This is also true for nations. Israel is comprised of people who came from the four corners of the world. No party had ever had a majority in parliament. There has never been the necessary agreement to adopt a constitution, a flag, and a national anthem (the existing flag and national anthem are unofficial). Yet, if there is the least danger, the people unite and work together like a well-oiled machine. They have to, for the survival of the nation is often at stake.

  2. Distribution of skills

    Skills are distributed throughout our society. You need, at one time or another, so many other people. It could be an electrician because there is a problem with the electric circuit. It could be your banker because you need to increase your line of credit. Then again, you may need urgent surgery. In this case, the whole machinery of an amazing institution, a hospital, will work together to get you better.

  3. Social species

    Humans are born with an intrinsic need to interact with other people. A 4-year-old instinctively look for children of her own age to play with. Mom, dad, and the older sister are no longer enough. She needs to widen her circle.

We also need to share our thoughts and feelings with our family and friends. This is not a concrete need like asking mom for an advance on your next allowance, or a paying chore, for you urgently need the money. It’s more subtle than that. Let me give you an example.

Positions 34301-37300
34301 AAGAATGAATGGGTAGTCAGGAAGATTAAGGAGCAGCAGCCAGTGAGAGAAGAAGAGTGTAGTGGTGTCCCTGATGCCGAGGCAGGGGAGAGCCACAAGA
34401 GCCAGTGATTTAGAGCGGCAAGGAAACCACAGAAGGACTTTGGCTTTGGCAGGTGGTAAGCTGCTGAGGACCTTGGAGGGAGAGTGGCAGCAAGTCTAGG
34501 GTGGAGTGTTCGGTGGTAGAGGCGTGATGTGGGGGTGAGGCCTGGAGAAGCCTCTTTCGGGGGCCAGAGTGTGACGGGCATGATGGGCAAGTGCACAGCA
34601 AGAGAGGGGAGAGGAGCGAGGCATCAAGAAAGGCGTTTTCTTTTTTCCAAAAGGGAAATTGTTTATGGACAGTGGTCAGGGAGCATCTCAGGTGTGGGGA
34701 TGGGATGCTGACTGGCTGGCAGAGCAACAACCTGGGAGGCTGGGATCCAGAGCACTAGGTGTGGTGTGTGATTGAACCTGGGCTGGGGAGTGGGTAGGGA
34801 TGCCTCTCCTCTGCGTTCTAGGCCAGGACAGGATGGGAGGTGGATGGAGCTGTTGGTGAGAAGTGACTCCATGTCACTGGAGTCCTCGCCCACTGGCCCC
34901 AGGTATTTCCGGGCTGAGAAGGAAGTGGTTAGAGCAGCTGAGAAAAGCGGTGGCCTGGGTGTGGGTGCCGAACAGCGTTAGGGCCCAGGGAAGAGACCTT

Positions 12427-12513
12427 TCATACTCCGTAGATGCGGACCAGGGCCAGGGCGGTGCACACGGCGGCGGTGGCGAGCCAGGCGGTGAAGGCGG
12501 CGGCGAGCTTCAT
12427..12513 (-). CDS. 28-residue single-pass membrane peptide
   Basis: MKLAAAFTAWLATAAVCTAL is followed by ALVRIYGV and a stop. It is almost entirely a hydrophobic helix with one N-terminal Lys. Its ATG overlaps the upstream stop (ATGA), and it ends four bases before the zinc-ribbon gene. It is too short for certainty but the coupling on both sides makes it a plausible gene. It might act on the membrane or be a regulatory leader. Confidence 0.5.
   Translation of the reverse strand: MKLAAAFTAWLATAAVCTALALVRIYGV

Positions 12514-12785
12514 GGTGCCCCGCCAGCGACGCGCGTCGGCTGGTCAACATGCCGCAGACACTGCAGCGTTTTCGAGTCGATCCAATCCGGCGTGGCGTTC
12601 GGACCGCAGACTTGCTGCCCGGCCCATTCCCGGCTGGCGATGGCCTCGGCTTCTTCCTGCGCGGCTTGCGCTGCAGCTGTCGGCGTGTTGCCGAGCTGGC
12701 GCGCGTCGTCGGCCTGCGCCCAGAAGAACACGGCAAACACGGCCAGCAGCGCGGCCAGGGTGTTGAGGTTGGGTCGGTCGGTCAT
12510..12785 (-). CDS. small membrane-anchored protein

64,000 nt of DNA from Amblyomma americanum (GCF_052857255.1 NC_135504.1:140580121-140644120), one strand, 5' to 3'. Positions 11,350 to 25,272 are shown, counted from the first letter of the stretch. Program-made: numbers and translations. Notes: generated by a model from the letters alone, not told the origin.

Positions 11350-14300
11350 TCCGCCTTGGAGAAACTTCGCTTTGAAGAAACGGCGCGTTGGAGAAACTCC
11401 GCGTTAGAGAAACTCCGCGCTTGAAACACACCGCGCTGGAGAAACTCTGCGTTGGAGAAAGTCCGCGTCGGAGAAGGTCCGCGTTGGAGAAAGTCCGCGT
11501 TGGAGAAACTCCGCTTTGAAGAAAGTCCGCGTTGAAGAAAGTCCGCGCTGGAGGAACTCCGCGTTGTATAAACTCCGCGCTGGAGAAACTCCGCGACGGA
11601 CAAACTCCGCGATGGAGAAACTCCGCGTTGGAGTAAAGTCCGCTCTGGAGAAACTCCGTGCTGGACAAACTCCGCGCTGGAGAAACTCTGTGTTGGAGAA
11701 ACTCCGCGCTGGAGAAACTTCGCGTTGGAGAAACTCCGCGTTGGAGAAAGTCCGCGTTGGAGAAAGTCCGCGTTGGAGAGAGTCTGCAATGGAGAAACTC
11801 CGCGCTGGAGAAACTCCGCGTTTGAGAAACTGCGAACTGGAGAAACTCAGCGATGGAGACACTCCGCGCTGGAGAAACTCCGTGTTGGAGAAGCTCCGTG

Kira is 17. She has a 15-year-old brother, Simon. She also has a 16-year-old friend, Nadia. Simon sees Nadia and goes nuts! He asks her for a date, but she gently turns him down; he is too young for her. Simon goes to his sister and asks her to plead his case. She succeeds in getting Nadia to go out with Simon. After their first date, Simon is bursting at the seams. He can’t wait to tell his sister that Nadia is the most amazing girl he has ever met. Now compare and contrast the two needs. First Kira sweet-talked her friend into going out with her brother. A service was rendered. Next, Simon needed to share his feelings with a person that knew Nadia. No service was rendered. Both, nevertheless, are human needs. And Kira has met both needs.

The last question left is how can we improve our interactions with other people? This will differ according to the circumstances of each one of us. Therefore, each individual armed with the insights provided in this writing, should answer this question. I can, however, provide some examples:

  1. In your family and at work, do your own share. Don’t sit back and expect other people to do your work.
  2. Select the appropriate person for the job. Don’t ask a colleague at work who has no organizational ability, and no interest in sports, to organize a softball team!
  3. Respect the wishes of other people. What you love, another person abhors. Therefore, stop insisting that your girlfriend joins you for a weekend in Las Vegas. She hates gambling.
  4. Praise, praise, and praise some more. Forget about the fact that people get paid for their work. Individuals providing their services are helping you out. Show your appreciation at all times.

These are some examples. There are obviously many more. Ultimately, good human relations makes for a happy and balanced society.

Comments are closed.